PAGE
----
The year 2022 brought with it hopes and tantalising promises unfulfilled from years past. Though SA had managed to get through many of the COVID-induced difficulties fairly unscathed and had continued the majority of its events post-2021 lockdown, 2022 brought with it a fresh promise – one of state border openings and increasing enthusiasm in event atmospheres due to the returned presence of our interstate ultra friends.
Boy, did we have our pick of events to chooses from! SA seems intent on making a name for itself as the ultra marathon capital in Australia. We might not have earned that title, but we’re certainly coming close! One of the event providers – Ultra Series SA – is focused almost exclusively on ultra marathons. Ultra Series SA provided us with a new country-to-city ultra, a 200 mile race, a 500km stage race, and the Australian Long Course Trail Championships.
The first event from Ultra Series SA this year was its continuing Irrational South (in its second year), which offered a 200 mile race – the first of its kind in SA and the last link in the Ultra Series 200 mile Triple Crown. Next year, the race’s location will change to the more breathtaking (but, oh so arduous) Flinders Ranges – and have a 100 mile option. Ultra Series SA’s next ultra was its debuting country-to city ultra, Ultra Adelaide, which started out along the Heysen Trail, followed past not one, not two, but three difficult mountains/hills, and ended in the heart of the CBD. Ultra Series SA also offered both a frontyard and backyard ultra (No Time to Die Frontyard Ultra and Hysterical Carnage Backyard Ultra), with the winner of the frontyard completing 221.298 km – and the winner of the backyard ultra none other than ‘mother nature’, who decided to create so much rain and thunder as to pose a safety hazard for the event continue. The Hysterical Carnage 2022 will go down in history as an event so great that even Mother Nature couldn’t resist getting in on the action! Between the two back/frontyard ultras was another landmark Ultra Series SA ultra. In fact, the event (Sink or Survive) was a landmark in the southern hemisphere, earning its status as the longest stage race on this half of the globe – a whooping 500km along the Walk the Yorke trail in the Yorke Peninsula. Ultra Series SA had another event go down in history – Australian history, that is – with Heysen 105 (offering a maximum distance of 115km), an event which secured its place in 2022 AURA history as the Long Course Trail Championships.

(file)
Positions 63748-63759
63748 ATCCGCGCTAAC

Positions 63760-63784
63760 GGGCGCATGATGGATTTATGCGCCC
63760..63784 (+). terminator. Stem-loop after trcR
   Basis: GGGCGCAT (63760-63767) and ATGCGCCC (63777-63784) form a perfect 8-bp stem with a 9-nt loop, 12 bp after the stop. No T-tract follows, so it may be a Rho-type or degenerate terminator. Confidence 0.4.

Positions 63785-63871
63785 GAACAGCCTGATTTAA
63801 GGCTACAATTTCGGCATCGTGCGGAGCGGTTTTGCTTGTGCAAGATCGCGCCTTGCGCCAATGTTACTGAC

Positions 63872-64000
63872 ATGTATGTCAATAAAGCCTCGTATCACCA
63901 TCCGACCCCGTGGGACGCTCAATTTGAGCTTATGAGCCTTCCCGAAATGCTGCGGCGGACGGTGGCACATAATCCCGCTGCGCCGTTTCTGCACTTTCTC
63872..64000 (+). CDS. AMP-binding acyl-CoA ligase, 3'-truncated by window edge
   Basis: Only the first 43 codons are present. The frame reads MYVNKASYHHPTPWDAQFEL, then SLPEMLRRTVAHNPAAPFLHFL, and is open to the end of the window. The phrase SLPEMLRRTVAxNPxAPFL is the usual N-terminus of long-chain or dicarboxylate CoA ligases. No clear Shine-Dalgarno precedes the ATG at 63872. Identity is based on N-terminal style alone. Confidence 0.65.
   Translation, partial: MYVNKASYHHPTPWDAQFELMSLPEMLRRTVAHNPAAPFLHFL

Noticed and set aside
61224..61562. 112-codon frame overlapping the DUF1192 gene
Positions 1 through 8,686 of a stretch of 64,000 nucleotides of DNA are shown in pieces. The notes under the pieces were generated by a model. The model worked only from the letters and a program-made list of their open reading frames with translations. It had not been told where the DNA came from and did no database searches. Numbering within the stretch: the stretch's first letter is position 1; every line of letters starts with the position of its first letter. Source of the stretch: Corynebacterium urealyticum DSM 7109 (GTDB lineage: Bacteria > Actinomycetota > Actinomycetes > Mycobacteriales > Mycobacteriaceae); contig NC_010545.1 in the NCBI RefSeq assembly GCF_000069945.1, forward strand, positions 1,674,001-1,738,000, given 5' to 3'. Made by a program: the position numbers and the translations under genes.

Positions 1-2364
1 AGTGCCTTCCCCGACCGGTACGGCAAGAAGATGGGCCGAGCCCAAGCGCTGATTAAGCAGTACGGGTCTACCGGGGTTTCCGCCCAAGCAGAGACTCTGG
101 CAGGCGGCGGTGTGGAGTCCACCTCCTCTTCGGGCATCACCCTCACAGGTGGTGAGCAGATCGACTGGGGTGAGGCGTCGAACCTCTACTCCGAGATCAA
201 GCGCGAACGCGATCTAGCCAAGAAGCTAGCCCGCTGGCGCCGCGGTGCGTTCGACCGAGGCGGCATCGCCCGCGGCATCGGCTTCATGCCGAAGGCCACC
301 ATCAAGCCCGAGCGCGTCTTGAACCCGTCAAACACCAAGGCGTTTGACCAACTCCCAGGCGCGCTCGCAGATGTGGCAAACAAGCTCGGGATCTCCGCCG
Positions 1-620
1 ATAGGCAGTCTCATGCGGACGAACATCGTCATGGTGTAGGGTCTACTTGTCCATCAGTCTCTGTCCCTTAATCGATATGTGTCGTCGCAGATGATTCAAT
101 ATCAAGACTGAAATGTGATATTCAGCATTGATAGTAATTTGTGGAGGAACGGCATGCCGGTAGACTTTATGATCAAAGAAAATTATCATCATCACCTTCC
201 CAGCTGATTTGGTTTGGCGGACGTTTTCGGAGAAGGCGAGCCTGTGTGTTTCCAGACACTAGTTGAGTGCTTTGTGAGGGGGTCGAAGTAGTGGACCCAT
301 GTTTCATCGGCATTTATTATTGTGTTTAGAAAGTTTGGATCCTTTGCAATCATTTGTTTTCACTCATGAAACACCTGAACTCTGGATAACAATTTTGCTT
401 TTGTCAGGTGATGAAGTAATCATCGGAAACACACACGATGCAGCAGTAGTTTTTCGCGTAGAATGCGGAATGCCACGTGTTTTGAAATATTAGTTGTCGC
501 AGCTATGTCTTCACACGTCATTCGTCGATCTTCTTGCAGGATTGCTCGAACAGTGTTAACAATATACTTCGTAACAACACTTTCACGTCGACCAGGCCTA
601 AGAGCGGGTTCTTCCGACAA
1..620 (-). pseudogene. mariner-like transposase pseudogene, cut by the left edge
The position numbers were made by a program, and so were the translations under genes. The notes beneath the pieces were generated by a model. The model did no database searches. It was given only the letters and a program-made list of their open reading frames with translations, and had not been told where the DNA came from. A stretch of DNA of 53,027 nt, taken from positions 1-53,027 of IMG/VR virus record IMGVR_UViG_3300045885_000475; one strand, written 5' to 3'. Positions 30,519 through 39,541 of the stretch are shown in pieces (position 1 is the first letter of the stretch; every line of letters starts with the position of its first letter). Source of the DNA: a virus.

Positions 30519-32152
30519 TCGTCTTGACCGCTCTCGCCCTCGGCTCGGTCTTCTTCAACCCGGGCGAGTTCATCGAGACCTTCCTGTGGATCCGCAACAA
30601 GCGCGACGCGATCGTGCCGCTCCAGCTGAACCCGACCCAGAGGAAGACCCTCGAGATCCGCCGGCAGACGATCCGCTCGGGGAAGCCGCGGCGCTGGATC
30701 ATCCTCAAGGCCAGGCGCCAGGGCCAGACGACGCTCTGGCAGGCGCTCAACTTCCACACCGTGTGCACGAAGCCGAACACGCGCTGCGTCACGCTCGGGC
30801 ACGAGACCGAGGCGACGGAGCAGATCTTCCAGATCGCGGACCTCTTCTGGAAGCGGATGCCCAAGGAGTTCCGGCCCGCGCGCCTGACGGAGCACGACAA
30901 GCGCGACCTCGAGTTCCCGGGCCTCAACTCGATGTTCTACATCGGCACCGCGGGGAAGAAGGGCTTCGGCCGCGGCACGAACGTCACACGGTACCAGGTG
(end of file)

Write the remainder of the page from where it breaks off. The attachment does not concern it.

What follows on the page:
Other iconic events happened in SA in 2022, as well. The two main iconic ones were the Adelaide 6 Day and the Adelaide 24 Hour Festival (also known as the Adelaide 6/12/24). The Adelaide 6 Day race was on its rumoured-to-be last year in 2022. With unprecedented winds knocking over every marquee in its path on days 2-3, there were certainly some doubts the weather would even let it continue until the final day. However, fate (and the hardened spirits of ultra runners) prevailed and the event not only reached its 2022 completion, but, a new organiser (Justin Brock) has taken up the challenge of its continued existence for 2023 and beyond.
Another iconic SA event which happened in 2022 was also a traditional event whose baton was taken up by a new organiser (Dawn Parks, one of AURA’s very own state reps), with all reports suggesting the event takeover went along smoothly – too many pleased participants. And, as for iconic events… what could be more iconic in SA than Yurrebilla? Happening for more years than most SA runners can recall, Yurrebilla is certainly part of the SA running scene – and, this year, its ultra runners earned AURA points! With five different peaks and even a tunnel, Yurrebilla is known in SA as one tough race.
Other AURA-listed ultras in SA included the Sun Run, the City Run, and the Barossa Run – 3 ‘GoodRunnings’ events aimed at enabling runners to have affordable options to test out their long-distance abilities.
The SA 2022 ultra calendar isn’t complete, though. There’s still one more event to come – the GoodRunnings 6/12, an IAU-labelled 6 and 12 hour dusk-to-dawn style event.
SA runners also took some standing in this year’s AURA points competition! David Billett was the most notable of these. As one of SA’s most consistent distance-prone runners, he is currently ranked 8th in the points competition, nabbing three first place positions and one second place spot. He also set an age record for a centurion and a national walking-based record for a 6 Day event.
As to myself, I’m doing great! I’ve enjoyed my role as state rep. I’ve hosted and run in a few ultras this year, sampling a little bit of everything. I’ve enjoyed what SA has to offer – and added some of my own offerings into the mix. I’m looking forward to the various ways I can continue contributing to the running scene.
It’s hard to believe the year of 2022 is nearly done. We in SA are excited by all we’ve managed to accomplish – and are even more excited to see what new barriers we’ll break in 2023!